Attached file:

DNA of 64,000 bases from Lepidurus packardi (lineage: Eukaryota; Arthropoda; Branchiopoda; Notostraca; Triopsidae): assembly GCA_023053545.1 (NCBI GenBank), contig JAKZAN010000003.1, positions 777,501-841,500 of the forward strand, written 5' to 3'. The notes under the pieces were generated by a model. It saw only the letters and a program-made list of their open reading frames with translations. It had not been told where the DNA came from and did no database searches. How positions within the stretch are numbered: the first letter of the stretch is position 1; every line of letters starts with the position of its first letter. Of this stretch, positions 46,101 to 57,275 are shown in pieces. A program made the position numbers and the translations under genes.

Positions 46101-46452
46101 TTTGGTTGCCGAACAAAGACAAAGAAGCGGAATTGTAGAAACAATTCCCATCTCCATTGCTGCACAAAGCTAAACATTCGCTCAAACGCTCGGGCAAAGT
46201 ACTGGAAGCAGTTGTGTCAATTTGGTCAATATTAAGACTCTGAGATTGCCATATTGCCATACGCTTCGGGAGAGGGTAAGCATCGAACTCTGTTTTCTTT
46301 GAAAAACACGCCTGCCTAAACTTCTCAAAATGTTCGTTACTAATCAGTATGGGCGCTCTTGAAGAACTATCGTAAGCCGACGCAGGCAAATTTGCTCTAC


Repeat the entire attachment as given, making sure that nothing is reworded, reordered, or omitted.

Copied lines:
DNA of 64,000 bases from Lepidurus packardi (lineage: Eukaryota; Arthropoda; Branchiopoda; Notostraca; Triopsidae): assembly GCA_023053545.1 (NCBI GenBank), contig JAKZAN010000003.1, positions 777,501-841,500 of the forward strand, written 5' to 3'. The notes under the pieces were generated by a model. It saw only the letters and a program-made list of their open reading frames with translations. It had not been told where the DNA came from and did no database searches. How positions within the stretch are numbered: the first letter of the stretch is position 1; every line of letters starts with the position of its first letter. Of this stretch, positions 46,101 to 57,275 are shown in pieces. A program made the position numbers and the translations under genes.

Positions 46101-46452
46101 TTTGGTTGCCGAACAAAGACAAAGAAGCGGAATTGTAGAAACAATTCCCATCTCCATTGCTGCACAAAGCTAAACATTCGCTCAAACGCTCGGGCAAAGT
46201 ACTGGAAGCAGTTGTGTCAATTTGGTCAATATTAAGACTCTGAGATTGCCATATTGCCATACGCTTCGGGAGAGGGTAAGCATCGAACTCTGTTTTCTTT
46301 GAAAAACACGCCTGCCTAAACTTCTCAAAATGTTCGTTACTAATCAGTATGGGCGCTCTTGAAGAACTATCGTAAGCCGACGCAGGCAAATTTGCTCTAC